On Canada and China: Politics, ping-pong, and trading with a dragon


The federal government has been criticized for its handling of China both diplomatically and on trade. That said, Canada is a tiny country economically, and it’s rather difficult to throw weight around when you don’t have it.

Dr. Gordon Houlden, director of the China Institute at the University of Alberta, says that some of China’s behaviour and decisions warrant criticism, by name. That doesn’t mean, however, that there isn’t fallout for doing so.

For example, Australia’s beef and barley exports were recently penalized by China, after the country began calls for an investigation in to the handling of COVID-19. Canada, of course, ended up with blocked canola imports over 18 months ago, predicated on a phytosanitary issue, but more accurately linked to Canada detaining Huawei executive Meng Wanzhou on behalf of the U.S. government.

“Canada is small, our clout is modest internationally on trade, and we have to be mindful of that,” Houlden says. We are not as vulnerable as some, like Australia, but we are vulnerable, nonetheless.

Economic wins and nationalism carry real value for the people of China, says Houlden, who served multiple diplomat postings in China. Nationalism — and the idea that China was pushed around by the west and now has to push back — is very popular with the younger generation, he says.

“The bedrock view of Canada is still positive,” Houlden says, with our blue sky, clean air, good food, and friendly people. But our reputation and favour has taken a hit over the Meng Wanzhou issue. “We’re not the running dog of the Americans, but there is some negative overlay over the last two years.”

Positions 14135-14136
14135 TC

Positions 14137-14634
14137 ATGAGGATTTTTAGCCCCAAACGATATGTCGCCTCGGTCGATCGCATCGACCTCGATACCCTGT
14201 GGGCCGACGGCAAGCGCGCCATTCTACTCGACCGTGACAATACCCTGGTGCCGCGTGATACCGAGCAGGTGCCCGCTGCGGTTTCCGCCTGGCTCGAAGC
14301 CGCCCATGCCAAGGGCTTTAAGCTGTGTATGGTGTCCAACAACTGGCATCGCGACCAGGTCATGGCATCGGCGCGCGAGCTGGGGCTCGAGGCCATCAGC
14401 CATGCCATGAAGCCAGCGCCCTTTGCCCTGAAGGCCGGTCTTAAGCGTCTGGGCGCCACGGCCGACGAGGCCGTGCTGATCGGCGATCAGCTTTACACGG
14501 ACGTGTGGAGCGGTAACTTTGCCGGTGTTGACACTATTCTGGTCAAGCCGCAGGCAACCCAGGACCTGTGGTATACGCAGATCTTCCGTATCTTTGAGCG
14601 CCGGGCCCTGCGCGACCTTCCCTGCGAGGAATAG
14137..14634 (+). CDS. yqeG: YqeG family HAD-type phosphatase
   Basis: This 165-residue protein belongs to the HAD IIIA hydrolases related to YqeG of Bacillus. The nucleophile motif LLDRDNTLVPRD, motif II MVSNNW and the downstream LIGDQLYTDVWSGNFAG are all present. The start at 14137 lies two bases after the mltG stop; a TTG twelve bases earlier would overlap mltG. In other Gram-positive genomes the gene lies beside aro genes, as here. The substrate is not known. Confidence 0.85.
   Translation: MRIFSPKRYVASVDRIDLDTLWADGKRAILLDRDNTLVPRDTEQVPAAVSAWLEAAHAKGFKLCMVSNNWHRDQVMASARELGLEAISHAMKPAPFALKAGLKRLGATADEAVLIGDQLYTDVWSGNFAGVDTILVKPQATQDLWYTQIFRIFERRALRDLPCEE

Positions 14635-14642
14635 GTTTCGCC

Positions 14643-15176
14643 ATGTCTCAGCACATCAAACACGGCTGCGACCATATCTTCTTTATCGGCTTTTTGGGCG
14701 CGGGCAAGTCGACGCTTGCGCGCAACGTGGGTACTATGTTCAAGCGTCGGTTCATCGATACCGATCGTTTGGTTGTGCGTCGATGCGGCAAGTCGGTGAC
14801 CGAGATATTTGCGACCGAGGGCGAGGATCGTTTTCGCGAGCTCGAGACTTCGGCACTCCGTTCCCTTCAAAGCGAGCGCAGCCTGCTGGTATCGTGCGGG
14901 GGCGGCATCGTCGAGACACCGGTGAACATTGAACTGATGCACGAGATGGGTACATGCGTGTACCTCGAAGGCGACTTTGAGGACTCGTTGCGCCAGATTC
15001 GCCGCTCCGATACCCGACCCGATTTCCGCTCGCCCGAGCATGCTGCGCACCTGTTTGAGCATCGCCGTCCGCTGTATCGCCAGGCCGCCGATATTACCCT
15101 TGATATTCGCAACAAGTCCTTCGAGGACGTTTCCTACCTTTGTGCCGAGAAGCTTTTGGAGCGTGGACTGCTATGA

China does really need the U.S.; it’s important to their security, and to maintaining prosperity and becoming a military super power, even though the EU is its number one trading partner, Houlden says. Because of that, the U.S. can get away with things that Canada can’t. Interestingly, China has also been very adept at prying some less-developed countries away from their allegiance to the U.S. It’s a calculated move, to be sure.

So where do we go from here? Can we “get tough on China” without shooting ourselves in the foot?

Houlden says that if China is not the largest economy on earth soon, it will be a solid number two. The centre of the global economy has shifted to Asia and these are countries that we have less experience dealing with, with different political systems and more.

“We’re going to need to learn some new skill sets, in terms to manage that while still maintaining our own independence,” Houlden says. And a key part of that may be to get more comfortable with less constant, less dependable trade.

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